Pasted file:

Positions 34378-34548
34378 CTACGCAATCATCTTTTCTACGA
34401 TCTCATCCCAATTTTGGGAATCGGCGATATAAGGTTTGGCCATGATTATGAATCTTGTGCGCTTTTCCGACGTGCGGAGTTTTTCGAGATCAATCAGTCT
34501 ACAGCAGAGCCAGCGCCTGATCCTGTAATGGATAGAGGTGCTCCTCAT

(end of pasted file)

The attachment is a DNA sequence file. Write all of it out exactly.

Positions 34378-34548
34378 CTACGCAATCATCTTTTCTACGA
34401 TCTCATCCCAATTTTGGGAATCGGCGATATAAGGTTTGGCCATGATTATGAATCTTGTGCGCTTTTCCGACGTGCGGAGTTTTTCGAGATCAATCAGTCT
34501 ACAGCAGAGCCAGCGCCTGATCCTGTAATGGATAGAGGTGCTCCTCAT